Maryland Drivers Won't Catch a Break if Third Brake Light Is Out, High Court Rules
"I didn't see her brake lights." "I didn't think I was going that fast." "I thought I could make it through the intersection in time." Baltimore County car accident injury lawyers like us have heard all the possible reasons (and then some) for why Maryland drivers get in traffic accidents -- and why they think they aren't at fault in any way.
As we blogged about in July, Maryland is not a victim-friendly state if you're in a serious motor vehicle accident with injury, and you're even a fraction to blame. The Maryland Contributory Negligence Law, which was recently upheld in the high court, can make it difficult in many traffic accident injury cases for victims to collect compensation or damages -- unless they have an experienced accident injury attorney to advocate for them. (See link to related blog article below.)
Now the Maryland Court of Special Appeals has given police one more good reason to pull over Maryland drivers. On Sept. 10, the Court ruled that driving with a broken third brake light is inherently unsafe -- and sufficient grounds for law enforcement to pull the vehicle over.
The case stemmed from an incident in Baltimore City in 2011, where a man whom police had been watching as he walked on a city street got into the passenger seat of a car and rode away. Police could not stop him as a pedestrian, as he was not engaged in any criminal behavior.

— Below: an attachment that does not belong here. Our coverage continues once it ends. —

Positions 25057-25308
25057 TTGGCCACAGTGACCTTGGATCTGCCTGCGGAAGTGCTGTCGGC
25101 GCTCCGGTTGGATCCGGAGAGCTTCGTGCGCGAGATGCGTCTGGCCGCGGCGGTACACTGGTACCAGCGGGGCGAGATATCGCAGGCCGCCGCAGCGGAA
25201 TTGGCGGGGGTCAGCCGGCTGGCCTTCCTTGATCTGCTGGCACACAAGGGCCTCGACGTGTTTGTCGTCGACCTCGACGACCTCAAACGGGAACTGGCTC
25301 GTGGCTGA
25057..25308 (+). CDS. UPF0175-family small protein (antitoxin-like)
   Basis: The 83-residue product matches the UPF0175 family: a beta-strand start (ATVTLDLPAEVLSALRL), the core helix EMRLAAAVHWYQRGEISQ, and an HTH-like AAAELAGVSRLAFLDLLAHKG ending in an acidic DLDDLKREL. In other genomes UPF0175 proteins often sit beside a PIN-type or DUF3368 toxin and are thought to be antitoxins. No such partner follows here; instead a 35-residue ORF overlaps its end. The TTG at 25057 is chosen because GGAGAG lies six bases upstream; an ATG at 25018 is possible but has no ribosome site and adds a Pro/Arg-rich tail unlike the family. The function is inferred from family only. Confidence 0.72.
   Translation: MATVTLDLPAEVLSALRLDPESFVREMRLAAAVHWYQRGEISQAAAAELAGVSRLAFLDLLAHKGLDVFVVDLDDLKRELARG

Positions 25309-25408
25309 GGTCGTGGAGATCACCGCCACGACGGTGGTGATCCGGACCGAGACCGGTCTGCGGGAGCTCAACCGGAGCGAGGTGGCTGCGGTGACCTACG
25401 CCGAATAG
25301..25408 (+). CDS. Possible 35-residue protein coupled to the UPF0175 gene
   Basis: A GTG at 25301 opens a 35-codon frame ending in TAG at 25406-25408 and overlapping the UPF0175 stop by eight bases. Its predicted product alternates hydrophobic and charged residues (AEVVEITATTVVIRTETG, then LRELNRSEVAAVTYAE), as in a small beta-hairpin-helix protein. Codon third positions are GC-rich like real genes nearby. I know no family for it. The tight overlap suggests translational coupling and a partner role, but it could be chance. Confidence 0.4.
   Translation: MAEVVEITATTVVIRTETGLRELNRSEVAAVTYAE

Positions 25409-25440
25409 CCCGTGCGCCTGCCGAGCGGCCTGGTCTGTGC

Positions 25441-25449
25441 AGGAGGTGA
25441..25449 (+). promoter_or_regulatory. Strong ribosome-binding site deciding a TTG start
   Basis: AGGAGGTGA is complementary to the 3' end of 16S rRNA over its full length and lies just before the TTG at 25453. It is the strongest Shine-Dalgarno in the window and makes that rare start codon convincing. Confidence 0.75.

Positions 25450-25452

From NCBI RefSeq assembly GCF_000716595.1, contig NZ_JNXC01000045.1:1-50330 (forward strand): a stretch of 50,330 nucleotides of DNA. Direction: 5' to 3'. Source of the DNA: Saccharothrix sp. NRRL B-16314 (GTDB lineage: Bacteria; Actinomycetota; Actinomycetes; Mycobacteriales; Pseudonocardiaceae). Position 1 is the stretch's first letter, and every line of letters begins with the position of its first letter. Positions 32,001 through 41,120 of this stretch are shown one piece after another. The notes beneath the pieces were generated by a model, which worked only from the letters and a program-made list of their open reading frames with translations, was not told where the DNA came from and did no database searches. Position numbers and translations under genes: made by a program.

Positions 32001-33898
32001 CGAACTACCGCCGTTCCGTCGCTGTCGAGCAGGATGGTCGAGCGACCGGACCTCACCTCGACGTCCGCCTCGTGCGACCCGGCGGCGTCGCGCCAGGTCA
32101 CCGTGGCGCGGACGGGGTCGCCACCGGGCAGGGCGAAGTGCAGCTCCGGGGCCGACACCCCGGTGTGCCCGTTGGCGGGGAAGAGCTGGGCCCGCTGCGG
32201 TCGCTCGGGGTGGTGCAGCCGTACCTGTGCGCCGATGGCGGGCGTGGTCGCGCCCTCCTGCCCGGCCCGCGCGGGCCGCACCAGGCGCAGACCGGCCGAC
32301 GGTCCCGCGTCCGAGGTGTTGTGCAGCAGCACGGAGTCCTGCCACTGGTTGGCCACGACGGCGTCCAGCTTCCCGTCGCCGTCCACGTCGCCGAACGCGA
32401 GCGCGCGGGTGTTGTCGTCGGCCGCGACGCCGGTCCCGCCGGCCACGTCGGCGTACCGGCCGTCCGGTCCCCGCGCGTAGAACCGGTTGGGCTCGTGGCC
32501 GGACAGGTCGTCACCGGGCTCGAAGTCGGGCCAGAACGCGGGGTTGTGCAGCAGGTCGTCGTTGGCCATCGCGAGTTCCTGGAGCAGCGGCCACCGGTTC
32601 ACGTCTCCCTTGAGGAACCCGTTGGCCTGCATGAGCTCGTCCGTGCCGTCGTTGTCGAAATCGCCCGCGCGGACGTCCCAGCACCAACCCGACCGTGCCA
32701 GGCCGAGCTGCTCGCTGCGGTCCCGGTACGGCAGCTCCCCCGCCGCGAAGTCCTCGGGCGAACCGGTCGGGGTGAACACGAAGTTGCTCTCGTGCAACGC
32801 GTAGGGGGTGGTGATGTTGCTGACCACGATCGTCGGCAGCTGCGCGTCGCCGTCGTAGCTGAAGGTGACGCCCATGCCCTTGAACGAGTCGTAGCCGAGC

However when they followed the vehicle and noticed the third brake light out, they pulled the vehicle over. A search of the car revealed the smell of marijuana and a firearm; the man in the passenger seat was later convicted of firearms possession. The man appealed on the grounds that the traffic stop for the broken rear deck brake light was illegal.
The Maryland high court disagreed.
Maryland traffic safety code requires that all vehicles made after June 1967 be equipped with at least two stop lamps. However, state code requires motor vehicle inspectors to fail any vehicles made after 1985 if they do not have a working third center-mounted brake light.
A National Highway Traffic Safety Administration (NHTSA) study from 1986 to 1995 determined the third brake light on vehicles -- known as Center High Mounted Stop Lamps in automotive circles -- gives motorists a better indication of braking traffic and prevents rear-end collision accidents.
A judge in the case wrote, "…even with two functioning rear brake lights, the specific safety advantages of the center high-mounted brake light demand that it function properly."
So keep all your vehicle's lights in working order, including the ones you can't easily see. Remember, Maryland police see more than you think.
Related Maryland Injury Attorney article:
Maryland: Court Upholds Traffic Stop Over Third Brake Light
Second highest court in Maryland holds driving without a third brake light is inherently unsafe.
The Newspaper.com Sept. 24, 2013
Third Brake Light Is No Third Wheel
American Psychological Association May 28, 2003